There have been several occasions in my classes where I have been baffled by the somewhat lack of progress a student was making. Even after repeated instruction and individual tuition, there seemed to be little progress made in their language abilities. My problem was in knowing if the student was simply struggling with learning another language or if they perhaps had learning disabilities (LDs).
By learning disabilities I mean a student who has problems acquiring and using language (spoken or written) and using key skills such as listening, speaking, reading, writing, spelling or doing mathematical calculations. Dyslexia would be the most prevalent LD. Problems resulting from visual, hearing, or motor disabilities are not classed as learning disabilities.
Of course in most ESL school settings there is no qualified special needs teacher or means of testing for learning disabilities. Even if there was, I don’t know any teachers who have received training on how to deal with learning disabilities in an ESL classroom and there is very little information out there on the subject.
So what can we, as teachers, do when we suspect a student has a learning disability? How do we know if it is a LD without specialist advice? And how can we deal with this practically in class?
I by no means claim to be an expert on the subject but have compiled a list of some ‘common sense’ ideas to try with classes where you suspect you may have a student with a learning disability and some key issues learners will have in class.
Remember that students themselves may not even know they have an LD. Often students have developed coping mechanisms over the years for dealing with an undiagnosed LD in their own language e.g. ‘getting general information about what is said or written through the overall context when specific words or concepts are not understood. Substituting known words for words that cause difficulty’. These skills cannot be called upon so readily in English resulting in the LD becoming more apparent and problematic. The LD could be further pronounced by English orthography which may be extremely different to the learner’s first language.
Things to look out for:
Students with learning disabilities usually have average or above average intelligence but display a wide gap between expected and actual performance. Here are some markers of LDs to be aware of in class. For a more detailed breakdown of different LDs, here is a useful link.
Difficulty remembering instructions, appears forgetful, problems with letter names and sounds, difficulty retrieving words when speaking, difficulty processing information visually e.g. letters, poor reading and spelling skills, difficulty organising and sequencing information, poor handwriting.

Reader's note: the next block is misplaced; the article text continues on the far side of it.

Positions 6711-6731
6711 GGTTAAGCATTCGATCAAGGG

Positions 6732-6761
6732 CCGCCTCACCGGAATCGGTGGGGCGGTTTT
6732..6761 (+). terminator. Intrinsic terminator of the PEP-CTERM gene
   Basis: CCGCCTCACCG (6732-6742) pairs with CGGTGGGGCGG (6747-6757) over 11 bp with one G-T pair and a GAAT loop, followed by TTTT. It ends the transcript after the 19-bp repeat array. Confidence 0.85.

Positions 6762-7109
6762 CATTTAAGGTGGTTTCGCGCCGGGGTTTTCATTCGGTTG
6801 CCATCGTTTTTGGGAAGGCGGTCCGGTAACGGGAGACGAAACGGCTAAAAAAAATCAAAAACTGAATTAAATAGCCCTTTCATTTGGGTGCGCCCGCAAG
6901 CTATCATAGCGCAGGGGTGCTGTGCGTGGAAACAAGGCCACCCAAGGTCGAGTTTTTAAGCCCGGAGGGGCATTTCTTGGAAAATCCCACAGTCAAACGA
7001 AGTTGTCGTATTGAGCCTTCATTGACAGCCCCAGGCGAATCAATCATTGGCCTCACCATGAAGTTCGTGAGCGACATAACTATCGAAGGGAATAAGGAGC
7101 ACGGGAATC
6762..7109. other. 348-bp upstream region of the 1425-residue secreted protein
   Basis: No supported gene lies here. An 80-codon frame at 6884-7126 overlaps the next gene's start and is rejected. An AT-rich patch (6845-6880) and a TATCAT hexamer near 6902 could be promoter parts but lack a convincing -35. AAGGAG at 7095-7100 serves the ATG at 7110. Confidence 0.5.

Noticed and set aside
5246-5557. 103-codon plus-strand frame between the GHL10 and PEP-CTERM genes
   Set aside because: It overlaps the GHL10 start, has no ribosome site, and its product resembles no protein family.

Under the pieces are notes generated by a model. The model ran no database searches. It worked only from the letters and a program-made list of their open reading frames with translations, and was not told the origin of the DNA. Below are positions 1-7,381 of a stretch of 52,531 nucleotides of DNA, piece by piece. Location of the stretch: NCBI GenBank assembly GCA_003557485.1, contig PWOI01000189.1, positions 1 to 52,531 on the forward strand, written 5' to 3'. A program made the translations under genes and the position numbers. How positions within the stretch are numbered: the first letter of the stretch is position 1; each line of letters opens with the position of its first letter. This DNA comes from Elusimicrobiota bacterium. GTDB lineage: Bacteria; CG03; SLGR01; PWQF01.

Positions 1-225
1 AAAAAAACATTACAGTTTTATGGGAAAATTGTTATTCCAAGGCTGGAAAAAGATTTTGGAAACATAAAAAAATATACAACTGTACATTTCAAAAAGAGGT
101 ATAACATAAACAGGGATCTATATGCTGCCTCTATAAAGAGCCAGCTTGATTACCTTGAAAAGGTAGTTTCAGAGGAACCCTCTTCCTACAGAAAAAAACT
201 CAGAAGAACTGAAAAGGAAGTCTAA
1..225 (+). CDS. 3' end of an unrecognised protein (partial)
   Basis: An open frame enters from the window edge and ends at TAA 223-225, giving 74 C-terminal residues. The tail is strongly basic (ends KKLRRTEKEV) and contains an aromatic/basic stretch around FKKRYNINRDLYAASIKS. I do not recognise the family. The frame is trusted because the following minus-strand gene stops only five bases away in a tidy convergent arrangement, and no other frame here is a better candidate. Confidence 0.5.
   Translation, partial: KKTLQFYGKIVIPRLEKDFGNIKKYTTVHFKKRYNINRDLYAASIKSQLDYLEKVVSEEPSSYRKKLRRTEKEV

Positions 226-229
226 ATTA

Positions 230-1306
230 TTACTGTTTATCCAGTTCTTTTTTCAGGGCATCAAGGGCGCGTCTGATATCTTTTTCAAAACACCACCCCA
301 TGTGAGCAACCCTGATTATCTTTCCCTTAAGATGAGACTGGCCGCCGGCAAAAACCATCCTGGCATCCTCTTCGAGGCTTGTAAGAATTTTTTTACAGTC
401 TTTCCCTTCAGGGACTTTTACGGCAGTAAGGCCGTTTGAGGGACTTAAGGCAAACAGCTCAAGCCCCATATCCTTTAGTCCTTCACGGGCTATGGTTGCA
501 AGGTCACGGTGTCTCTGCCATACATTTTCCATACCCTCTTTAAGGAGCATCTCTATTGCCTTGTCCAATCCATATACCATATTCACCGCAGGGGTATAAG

inconsistent production of work and contribution to tasks, lack of accuracy during tasks, inability to know what the main points are in texts and excessive focus on irrelevant points.
Questions to ask yourself:
All of us have experienced some of the issues above at some point in our lives but if you notice a student is having problems ask yourself:
Are the problems general of specific to one area of learning? If it is a learning disability then the student usually has strong and weak areas e.g. good at speaking but weak writing skills. If they are making slow progress across the board it may be something else.
Has the problem persisted over time? If the student has a learning disability the problem is persistent and is unlikely to improve much without professional help. If possible talk to other teachers and see if they have noticed the same issues with the student.
Have you given repeated instruction with no improvement? If you have repeatedly gone over a point and given them 1-1 attention with no improvement then they may have a learning disability.
Does the problem inhibit learning significantly?
What else could it be?:
Your student may have an LD however it may be something else, take into consideration:
• Lack of study habits (for more information on this please see my previous post)
• Poor attendance and completion of study outside the classroom
• Lack of motivation
• Previous educational experiences and expectations
What can we do as teachers to help students with learning disabilities?
Whether your students have learning disabilities or not these practical ideas can be incorporated into the ESL classroom without disrupting other students or drawing attention to a student’s LD.
• Focus on the learners strengths and praise them.
• Have a wide range of activities in each class which incorporate different learner styles e.g visual, interpersonal, intrapersonal, kinasthetic. There are many tests that students can do online to assess their learner styles.
• Give instructions in different formats e.g. orally and written. Break them down and simplify. Give students time to process the instructions and task information. Do lead-in tasks.
• Rephrase key points of texts, arguments etc. to reinforce the main ideas. Don’t repeat verbatim.
• If you do weekly tests, perhaps change the format of it from time to time. If possible, give students extra time.
• Go through study skills with your class.
• Provide structure to classes with logical sequencing.
• Record what kind of tasks work well and which don’t. If a student is struggling to understand something you could try the task again at a later date but in a different format e.g. turn a reading task into an aural activity.
• Talk to the student (but be wary about mentioning learning disabilities and the stigma they may feel about it). Maybe it’s not a learning disability, maybe they expected something different from the classes, they’re homesick, maybe they’ve hit a plateau.